Since Schedule II controlled substances have the highest potential for abuse, extra care and diligence must be employed with these substances. The diversity in the comments received, both positive and negative, reflect the dichotomy between availability and adequate controls. Having studied the comments, DEA feels that the original proposal struck an appropriate balance for Schedule II prescriptions and provides the necessary controls while still allowing for the rapid delivery of the controlled substances.

Three comments address the issue of what administration methods should be permitted for purposes of the proposed definition of "home infusion pharmacy" and of the proposed exception which allows a Schedule II facsimile to serve as the original written prescription pursuant to 21 CFR 1306.02(h) and 1306.11(e). One commentor suggests including intramuscular and oral dosage unit. A second commentor suggests allowing oral dosage unit dispensing in the same manner as Schedule III and IV prescriptions. The third commentor suggests oral dosage unit for terminally ill regardless of the care setting. Dispensing of oral dosage forms for the terminally ill has been previously addressed in 21 CFR 1306.13. However, intramuscular has been added to the final rule. DEA was advised by health care professionals that intramuscular administration is one form of administration utilized when repeated doses are required.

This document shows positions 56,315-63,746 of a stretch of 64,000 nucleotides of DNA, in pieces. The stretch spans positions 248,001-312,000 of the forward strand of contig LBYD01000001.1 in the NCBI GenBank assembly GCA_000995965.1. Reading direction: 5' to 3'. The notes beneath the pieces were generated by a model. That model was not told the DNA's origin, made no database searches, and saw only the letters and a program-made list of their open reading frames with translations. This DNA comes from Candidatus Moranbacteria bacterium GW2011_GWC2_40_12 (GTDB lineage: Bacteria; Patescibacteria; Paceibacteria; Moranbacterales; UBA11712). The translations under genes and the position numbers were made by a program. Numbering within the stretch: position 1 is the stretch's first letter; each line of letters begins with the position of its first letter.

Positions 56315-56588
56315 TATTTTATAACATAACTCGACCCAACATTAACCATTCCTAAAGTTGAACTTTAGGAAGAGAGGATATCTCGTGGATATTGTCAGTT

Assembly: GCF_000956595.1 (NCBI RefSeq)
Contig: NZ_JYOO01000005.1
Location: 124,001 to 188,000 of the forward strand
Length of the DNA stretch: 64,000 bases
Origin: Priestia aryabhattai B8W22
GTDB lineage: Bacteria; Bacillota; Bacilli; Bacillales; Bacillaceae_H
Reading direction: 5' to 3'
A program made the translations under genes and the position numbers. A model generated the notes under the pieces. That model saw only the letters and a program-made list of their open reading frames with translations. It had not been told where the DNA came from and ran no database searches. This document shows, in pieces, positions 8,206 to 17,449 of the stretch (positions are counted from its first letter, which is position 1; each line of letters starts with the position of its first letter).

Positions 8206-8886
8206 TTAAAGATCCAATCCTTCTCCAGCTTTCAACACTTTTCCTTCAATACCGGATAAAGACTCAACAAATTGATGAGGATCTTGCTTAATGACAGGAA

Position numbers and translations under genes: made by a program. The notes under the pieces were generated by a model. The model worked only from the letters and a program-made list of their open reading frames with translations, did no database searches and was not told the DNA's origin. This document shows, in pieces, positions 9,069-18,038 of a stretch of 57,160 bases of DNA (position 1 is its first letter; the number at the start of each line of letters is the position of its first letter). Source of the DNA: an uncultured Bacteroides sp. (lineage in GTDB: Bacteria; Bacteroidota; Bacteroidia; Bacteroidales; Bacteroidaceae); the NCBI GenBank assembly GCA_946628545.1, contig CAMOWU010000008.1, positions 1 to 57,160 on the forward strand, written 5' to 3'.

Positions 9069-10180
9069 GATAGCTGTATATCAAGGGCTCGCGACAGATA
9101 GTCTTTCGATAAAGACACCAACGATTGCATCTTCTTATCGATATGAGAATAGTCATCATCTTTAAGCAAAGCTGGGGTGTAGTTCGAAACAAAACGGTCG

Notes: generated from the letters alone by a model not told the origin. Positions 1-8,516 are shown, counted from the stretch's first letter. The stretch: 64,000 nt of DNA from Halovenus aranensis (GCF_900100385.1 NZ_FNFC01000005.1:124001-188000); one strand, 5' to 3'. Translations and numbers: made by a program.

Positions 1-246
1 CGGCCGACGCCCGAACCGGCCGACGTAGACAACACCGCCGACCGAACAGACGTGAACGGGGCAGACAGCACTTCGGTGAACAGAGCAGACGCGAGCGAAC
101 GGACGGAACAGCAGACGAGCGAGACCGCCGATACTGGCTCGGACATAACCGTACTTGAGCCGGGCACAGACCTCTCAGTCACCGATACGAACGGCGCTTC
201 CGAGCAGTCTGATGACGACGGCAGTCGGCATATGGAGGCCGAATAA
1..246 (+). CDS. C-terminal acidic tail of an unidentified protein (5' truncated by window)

Four comments addressed the issue of expanding the term prescriber to include a prescriber's "agent" for purposes of defining who is allowed to transmit a facsimile prescription under 21 CFR 1306.11(a). Two suggest using "practitioner's agent" instead. Two suggest including "prescriber" or "agent". DEA agrees with the commentors that the proposal unintentionally implied that every practitioner would have to personally fax the prescription. Therefore, the language has been amended to include the faxing by the practitioner's agent.